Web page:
I meant that you are ruling out the handguard with respect to mounting a sling stud. You suggested mounting the sling stud somewhere else, thereby ruling out the handguard!
So, where else would you put a sling stud?


Originally Posted By terdferguson:

Originally Posted By JimTh:
Where else would you locate a sling stud on a rifle that you want to be accurate? Gas block is out, you're ruling out the handguard...? That pretty much leaves the receivers, which would make it difficult to carry on my shoulder.



I didn't rule out drilling the handguard. I just said it would increase the risk of cracking. A sling mount would carry all the weight of the weapon (or half the weight + or - on each mount). the constant movement, pulling, etc. on the handguard MAY lead to a crack down the road.


eklikwhoa, I drive an S 2000. It's nice to see a Honda fan over here.

Link Posted: 8/2/2005 1:35:33 PM EDT
what you could do if you really want it that bad is find some piping that fits in side of the freefloat or some sheetmetal of some sort and reinforce the freefloat where you want the sling stud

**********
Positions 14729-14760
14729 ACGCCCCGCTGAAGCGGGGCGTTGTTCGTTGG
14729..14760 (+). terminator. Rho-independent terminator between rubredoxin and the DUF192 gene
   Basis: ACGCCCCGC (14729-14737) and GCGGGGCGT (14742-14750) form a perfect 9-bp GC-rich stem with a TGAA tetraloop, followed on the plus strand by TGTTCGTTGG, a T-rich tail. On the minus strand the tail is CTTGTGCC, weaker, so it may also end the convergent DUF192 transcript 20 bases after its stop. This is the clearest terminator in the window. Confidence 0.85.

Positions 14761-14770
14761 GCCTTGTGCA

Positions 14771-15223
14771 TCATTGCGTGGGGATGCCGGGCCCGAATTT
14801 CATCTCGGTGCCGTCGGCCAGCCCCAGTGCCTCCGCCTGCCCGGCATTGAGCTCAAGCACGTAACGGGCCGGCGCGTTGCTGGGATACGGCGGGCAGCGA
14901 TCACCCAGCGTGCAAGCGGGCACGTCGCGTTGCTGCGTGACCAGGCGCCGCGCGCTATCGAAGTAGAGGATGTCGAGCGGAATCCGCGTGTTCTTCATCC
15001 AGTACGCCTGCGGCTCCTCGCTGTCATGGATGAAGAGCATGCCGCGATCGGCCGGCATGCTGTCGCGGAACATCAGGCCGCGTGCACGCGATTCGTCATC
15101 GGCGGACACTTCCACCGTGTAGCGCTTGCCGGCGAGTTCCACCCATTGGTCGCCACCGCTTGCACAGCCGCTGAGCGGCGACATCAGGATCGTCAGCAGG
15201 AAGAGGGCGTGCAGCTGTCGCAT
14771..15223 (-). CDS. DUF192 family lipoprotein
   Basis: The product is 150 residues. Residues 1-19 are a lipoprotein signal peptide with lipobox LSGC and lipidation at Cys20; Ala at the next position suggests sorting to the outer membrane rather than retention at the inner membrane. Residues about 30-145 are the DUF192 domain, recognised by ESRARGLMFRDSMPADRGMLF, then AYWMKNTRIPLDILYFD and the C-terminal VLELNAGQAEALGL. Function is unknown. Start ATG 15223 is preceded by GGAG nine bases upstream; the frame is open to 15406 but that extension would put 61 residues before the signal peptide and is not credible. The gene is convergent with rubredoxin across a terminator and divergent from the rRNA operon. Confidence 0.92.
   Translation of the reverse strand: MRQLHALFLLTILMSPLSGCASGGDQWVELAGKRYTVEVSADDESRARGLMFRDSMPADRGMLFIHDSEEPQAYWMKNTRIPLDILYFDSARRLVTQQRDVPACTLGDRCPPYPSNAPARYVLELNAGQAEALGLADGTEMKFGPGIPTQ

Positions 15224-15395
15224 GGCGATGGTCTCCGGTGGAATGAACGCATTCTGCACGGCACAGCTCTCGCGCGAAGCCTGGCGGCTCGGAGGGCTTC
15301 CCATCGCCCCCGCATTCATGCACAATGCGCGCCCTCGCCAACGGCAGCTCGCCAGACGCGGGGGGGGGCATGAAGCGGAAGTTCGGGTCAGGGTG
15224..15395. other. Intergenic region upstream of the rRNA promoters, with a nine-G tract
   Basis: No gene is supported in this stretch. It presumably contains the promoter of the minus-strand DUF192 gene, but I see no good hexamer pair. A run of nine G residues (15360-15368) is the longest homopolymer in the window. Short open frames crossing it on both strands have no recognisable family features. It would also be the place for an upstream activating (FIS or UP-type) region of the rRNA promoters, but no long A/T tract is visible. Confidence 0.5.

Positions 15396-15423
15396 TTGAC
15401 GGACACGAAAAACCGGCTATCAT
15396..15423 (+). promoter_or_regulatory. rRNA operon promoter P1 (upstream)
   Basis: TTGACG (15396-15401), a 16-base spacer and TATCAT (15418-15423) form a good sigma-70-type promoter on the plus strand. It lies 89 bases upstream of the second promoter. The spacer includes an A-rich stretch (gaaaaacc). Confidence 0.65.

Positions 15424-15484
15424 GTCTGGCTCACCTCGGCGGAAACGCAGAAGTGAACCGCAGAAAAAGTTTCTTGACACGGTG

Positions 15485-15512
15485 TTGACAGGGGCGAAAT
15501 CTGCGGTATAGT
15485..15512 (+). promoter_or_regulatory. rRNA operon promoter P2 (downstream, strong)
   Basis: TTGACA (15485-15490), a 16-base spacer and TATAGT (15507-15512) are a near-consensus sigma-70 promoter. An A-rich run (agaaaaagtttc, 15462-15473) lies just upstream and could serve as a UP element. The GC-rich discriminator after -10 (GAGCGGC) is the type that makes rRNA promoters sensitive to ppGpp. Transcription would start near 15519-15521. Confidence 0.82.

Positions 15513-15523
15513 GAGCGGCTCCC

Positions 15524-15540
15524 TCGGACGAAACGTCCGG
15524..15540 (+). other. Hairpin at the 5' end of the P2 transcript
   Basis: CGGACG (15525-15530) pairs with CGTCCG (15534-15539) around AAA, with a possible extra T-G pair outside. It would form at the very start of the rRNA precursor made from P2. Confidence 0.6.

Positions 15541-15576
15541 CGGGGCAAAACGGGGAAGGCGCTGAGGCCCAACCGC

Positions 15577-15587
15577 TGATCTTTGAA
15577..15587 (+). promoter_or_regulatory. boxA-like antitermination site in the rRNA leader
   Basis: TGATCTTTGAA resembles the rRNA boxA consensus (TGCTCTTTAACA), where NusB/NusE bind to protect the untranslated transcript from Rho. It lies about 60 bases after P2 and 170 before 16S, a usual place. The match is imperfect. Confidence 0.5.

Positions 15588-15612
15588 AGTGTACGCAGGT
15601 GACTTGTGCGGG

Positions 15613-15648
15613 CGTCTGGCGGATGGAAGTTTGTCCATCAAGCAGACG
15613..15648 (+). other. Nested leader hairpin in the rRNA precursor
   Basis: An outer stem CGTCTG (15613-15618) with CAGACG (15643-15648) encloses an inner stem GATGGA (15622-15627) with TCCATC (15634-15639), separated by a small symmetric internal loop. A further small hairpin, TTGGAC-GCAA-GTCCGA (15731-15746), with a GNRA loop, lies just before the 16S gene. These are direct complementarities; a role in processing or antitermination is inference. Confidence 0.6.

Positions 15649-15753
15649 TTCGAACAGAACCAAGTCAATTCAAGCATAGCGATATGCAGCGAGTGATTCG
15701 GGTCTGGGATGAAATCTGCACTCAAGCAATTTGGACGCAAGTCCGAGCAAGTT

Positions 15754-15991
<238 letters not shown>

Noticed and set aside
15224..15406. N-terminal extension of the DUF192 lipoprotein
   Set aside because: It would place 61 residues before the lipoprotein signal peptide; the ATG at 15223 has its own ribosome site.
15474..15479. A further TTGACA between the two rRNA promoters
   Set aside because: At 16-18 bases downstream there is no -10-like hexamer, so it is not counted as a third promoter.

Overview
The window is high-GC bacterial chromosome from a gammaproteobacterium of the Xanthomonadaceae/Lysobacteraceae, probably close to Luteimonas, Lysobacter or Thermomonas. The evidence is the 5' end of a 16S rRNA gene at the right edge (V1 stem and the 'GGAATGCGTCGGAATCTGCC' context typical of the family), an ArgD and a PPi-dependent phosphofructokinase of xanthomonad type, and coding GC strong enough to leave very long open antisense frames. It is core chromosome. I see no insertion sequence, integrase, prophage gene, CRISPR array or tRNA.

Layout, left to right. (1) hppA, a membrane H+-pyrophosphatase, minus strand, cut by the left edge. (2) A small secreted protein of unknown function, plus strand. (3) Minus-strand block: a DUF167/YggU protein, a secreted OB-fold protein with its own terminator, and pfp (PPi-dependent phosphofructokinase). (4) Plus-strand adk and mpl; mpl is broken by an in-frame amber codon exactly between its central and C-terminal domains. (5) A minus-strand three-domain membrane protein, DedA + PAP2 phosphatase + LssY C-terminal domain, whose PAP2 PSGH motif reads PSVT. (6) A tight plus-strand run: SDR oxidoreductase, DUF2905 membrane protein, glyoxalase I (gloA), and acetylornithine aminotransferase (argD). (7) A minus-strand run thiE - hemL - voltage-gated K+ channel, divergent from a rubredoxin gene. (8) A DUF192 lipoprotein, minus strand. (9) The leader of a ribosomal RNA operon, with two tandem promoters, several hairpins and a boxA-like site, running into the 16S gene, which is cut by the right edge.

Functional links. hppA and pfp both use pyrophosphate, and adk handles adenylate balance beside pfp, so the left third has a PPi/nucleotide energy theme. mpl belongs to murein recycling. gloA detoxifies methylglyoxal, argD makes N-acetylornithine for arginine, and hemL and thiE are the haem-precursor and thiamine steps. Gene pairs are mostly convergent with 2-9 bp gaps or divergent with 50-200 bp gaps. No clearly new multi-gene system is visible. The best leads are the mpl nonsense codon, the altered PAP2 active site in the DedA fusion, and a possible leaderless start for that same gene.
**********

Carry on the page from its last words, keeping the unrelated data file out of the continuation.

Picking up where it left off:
Link Posted: 8/2/2005 1:54:30 PM EDT
[Last Edit: 8/2/2005 1:55:25 PM EDT by Sub-MOA]
Use a diamond impregnated grinding bit. Start with a thin bit at about 20K RPM and enlarge the hole slowly. When you get the hole just slightly larger than you want it, seal the edges with JB Weld. Thread the stud into the JB Weld after about an hour of hardening and let it sit over night.


JB Weld is pretty tough stuff and you won’t need to worry about delaminating the tube if you do it that way.

You could also epoxy a back plate inside the tube and thread it into that.
Link Posted: 8/2/2005 1:56:13 PM EDT
That was pretty much my plan. Get a piece of steel from Lowes, bend to conform to inside of tube, then drill and tap. Or, bend a washer to shape, put a nut on it. Something to spread the force out. Or I may just buy a YHM or JP. But dammit, that carbon fiber is light!
While I have your attention, could I lightly sand it with...say 400 grit then spray paint to get rid of the glossy finish?
Link Posted: 8/2/2005 1:59:44 PM EDT

It's pretty much my Craftsman bit set on my Cummins 8" drill press, or nothing. Where would I even buy a diamond impregnated grinding bit???


Originally Posted By Sub-MOA:
Use a diamond impregnated grinding bit. Start with a thin bit at about 20K RPM and enlarge the hole slowly.

Link Posted: 8/2/2005 2:00:25 PM EDT
That glossy finish is a thin polycarb sheet over the carbon matrix. (In some cases)

Sanding it off is not a good idea.... Think "splinters from hell"
Link Posted: 8/2/2005 2:02:16 PM EDT

Originally Posted By JimTh: